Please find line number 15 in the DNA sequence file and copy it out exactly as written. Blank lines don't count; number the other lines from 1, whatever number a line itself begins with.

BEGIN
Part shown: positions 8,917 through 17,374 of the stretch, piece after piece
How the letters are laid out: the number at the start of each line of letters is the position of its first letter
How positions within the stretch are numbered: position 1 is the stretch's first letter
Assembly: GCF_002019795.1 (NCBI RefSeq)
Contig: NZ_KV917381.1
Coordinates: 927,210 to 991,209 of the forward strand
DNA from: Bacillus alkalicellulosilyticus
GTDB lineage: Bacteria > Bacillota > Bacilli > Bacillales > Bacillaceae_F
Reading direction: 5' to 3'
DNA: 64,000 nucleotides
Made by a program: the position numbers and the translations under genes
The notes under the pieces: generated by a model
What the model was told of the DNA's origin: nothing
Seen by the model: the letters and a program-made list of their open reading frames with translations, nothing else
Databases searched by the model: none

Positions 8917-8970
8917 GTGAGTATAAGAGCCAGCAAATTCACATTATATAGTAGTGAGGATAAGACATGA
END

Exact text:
Databases searched by the model: none